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Deaths in Iraq bomb explosions

At least 21 people killed, 70 injured in attacks on security forces and civilians in Baghdad, Kirkuk and other areas.
Last Modified: 27 Nov 2012 18:01
Fighters launched attacks against security forces and civilians in different regions across Iraq on Tuesday [Reuters]

At least 21 people were killed and 70 others injured in a series of bomb attacks against security forces and civilians in central and northern Iraq, officials said.

Shia mosques in Baghdad were main targets in Tuesday's attacks, along with policemen in Kirkuk, a city claimed by quarrelling ethnic groups in a disputed northern region.

Car bombs exploded near three mosques shortly after nightfall in the capital, killing 12.

Police and hospital officials said the first exploded near a Shia mosque following evening prayers in Hurriya neighbourhood, killing six worshippers and wounding 20 others.

Minutes later, another car bomb went off near Gaereat mosque, killing three people.

Later, police said a third car bomb exploded, killing three Shia worshippers and wounded 14 others in Shulla neighbourhood in northern Baghdad.

'Horrific scenes'

Ali Habib, a taxi driver, said he was driving near the Shia mosque in Hurriya when he heard a loud explosion. He rushed to the blast site and helped take wounded to the hospital.

"The scene was horrific, with people screaming for help," he said. "Such attacks bring back memories of the darkest days of sectarian strife that took place several years ago in Iraq."

In the north, a police officer said three bombs in parked cars exploded simultaneously in the oil-rich city of Kirkuk, the largest city in the area claimed by several ethnic groups in a dispute with the central government in Baghdad.

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The bombs hit two Kurdish residential areas in the centre of the city. One went off near a main Kurdish party headquarters.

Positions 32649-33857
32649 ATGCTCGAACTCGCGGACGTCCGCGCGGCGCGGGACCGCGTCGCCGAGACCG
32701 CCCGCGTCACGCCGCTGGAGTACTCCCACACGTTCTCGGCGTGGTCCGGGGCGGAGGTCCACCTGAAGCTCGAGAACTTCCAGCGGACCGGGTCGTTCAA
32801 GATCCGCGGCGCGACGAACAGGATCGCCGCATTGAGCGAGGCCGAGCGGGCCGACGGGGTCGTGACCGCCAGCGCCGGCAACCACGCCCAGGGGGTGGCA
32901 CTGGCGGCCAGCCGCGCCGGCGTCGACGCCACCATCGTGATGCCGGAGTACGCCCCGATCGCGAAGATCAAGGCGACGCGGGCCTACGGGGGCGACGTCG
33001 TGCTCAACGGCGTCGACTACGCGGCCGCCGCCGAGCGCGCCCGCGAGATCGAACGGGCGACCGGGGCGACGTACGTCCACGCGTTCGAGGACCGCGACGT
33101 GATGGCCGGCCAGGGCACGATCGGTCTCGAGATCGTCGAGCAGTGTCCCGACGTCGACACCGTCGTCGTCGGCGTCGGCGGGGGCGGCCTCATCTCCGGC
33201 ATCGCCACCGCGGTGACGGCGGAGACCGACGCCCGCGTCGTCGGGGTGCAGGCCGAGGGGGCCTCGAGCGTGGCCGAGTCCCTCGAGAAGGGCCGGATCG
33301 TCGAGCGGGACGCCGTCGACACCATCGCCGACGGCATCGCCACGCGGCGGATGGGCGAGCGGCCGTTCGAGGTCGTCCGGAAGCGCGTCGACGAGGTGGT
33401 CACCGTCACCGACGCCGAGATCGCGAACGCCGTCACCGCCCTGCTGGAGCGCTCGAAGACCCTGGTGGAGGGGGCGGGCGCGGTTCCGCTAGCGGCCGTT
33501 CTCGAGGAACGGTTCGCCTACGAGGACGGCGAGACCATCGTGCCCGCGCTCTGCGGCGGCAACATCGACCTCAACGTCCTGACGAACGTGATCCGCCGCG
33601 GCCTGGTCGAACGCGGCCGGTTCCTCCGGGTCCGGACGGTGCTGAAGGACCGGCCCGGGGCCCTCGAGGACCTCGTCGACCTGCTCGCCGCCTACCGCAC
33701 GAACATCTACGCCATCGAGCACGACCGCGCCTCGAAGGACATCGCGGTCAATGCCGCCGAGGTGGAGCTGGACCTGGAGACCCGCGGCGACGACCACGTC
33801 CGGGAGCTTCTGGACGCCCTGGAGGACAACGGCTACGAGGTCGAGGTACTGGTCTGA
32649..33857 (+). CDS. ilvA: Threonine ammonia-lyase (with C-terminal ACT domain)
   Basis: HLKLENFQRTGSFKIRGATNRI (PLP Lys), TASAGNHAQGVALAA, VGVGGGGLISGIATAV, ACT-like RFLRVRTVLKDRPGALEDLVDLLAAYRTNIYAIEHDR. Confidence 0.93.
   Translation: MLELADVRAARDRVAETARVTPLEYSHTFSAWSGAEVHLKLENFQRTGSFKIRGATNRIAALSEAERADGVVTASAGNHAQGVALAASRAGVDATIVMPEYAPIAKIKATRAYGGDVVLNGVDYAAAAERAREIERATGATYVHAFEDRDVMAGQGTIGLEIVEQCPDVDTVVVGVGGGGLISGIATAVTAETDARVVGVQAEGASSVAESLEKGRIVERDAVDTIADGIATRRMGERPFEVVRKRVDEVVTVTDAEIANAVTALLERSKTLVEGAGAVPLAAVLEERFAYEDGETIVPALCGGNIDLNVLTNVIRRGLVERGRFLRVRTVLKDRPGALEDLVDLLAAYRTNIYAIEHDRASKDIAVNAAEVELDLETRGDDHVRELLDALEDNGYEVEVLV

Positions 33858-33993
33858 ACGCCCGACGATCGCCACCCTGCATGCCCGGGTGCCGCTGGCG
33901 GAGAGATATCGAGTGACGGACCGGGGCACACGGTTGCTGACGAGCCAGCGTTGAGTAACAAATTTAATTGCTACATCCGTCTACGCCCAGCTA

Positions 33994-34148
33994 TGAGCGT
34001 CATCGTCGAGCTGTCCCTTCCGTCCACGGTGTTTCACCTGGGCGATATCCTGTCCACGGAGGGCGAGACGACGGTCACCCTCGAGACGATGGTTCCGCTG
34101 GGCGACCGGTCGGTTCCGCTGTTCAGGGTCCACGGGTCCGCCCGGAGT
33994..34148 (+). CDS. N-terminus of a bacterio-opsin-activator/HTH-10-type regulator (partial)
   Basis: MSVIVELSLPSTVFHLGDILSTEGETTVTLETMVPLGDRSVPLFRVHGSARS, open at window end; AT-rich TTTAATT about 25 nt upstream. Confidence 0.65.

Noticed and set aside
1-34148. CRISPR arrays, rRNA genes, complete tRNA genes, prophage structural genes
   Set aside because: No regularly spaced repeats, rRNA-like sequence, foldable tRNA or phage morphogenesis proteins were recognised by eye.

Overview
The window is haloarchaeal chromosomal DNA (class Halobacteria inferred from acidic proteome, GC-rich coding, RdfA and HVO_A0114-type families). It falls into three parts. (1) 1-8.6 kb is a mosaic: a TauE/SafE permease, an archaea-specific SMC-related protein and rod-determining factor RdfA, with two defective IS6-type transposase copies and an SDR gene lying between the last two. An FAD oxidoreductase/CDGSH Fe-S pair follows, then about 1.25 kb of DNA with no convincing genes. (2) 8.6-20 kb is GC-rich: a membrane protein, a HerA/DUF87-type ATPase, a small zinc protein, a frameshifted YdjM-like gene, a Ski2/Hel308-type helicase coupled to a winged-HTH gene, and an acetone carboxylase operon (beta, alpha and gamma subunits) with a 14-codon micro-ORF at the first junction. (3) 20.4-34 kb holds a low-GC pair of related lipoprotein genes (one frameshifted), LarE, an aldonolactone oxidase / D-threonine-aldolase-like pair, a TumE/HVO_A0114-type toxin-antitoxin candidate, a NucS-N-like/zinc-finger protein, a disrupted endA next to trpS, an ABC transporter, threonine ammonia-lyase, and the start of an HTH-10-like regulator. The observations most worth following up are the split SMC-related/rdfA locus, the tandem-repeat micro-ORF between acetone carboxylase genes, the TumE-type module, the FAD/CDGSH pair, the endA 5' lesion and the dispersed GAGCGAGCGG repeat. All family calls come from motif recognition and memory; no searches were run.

Five people, including a Kurdish security guard, were killed and 58 others wounded.

A few minutes later, two bombs exploded in a market in the Sunni-dominated town of Hawija west of Kirkuk, killing two civilians and wounding five others, he said.

Also, five Iraqi army soldiers were wounded when fighters detonated bombs near their houses in the nearby town of Tuz Khortmato.

Kirkuk, 290km north of Baghdad, is home to a mix of Arabs, Kurds and Turkomen, who all have competing claims to the oil-rich area.

The attacks came a day after senior security officials from the federal government and Iraq's autonomous Kurdistan region reached an agreement aimed at easing mounting tensions in the disputed areas of northern Iraq.

The country's parliamentary speaker, Osama al-Nujaifi, has warned of civil war due to inaction.

The Kurds want to incorporate it into their self-ruled region in Iraq's north, but Arabs and Turkomen are opposed.

Violence has ebbed since the peak of several years ago, but lethal attacks still occur frequently. No one claimed responsibility for Tuesday's attacks.

Sahwa targeted

In the northeastern province of Diyala, fighters in speeding car shot at a check point manned by Sahwa, an anti-al-Qaeda group, killing one and wounding two others, another police official said.

The Sahwa are Sunni Arabs who joined forces with US military to fight al-Qaeda at the height of Iraq's civil war. They have since been favorite targets for Sunni fighters who consider them as traitors.

Also in Diyala, a roadside bomb targeted a passing police patrol in the town of Khan Bani Saad, killing a civilian bystander and wounding two policemen, the officer said. The town is about 35km north of Baghdad.

In the northern city of Mosul, a parked car bomb went off near a house of a Sunni politician, wounding five bystanders. The politician, a woman, was unharmed, another police officer said. 

Five other civilians were wounded when a roadside bomb exploded near an Iraqi military base in the town of Taji, 20km north of Baghdad, a police officer said.

Three health officials confirmed the causality figures. All officials spoke on condition of anonymity as they were not authorised to release information.

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Source:
Agencies
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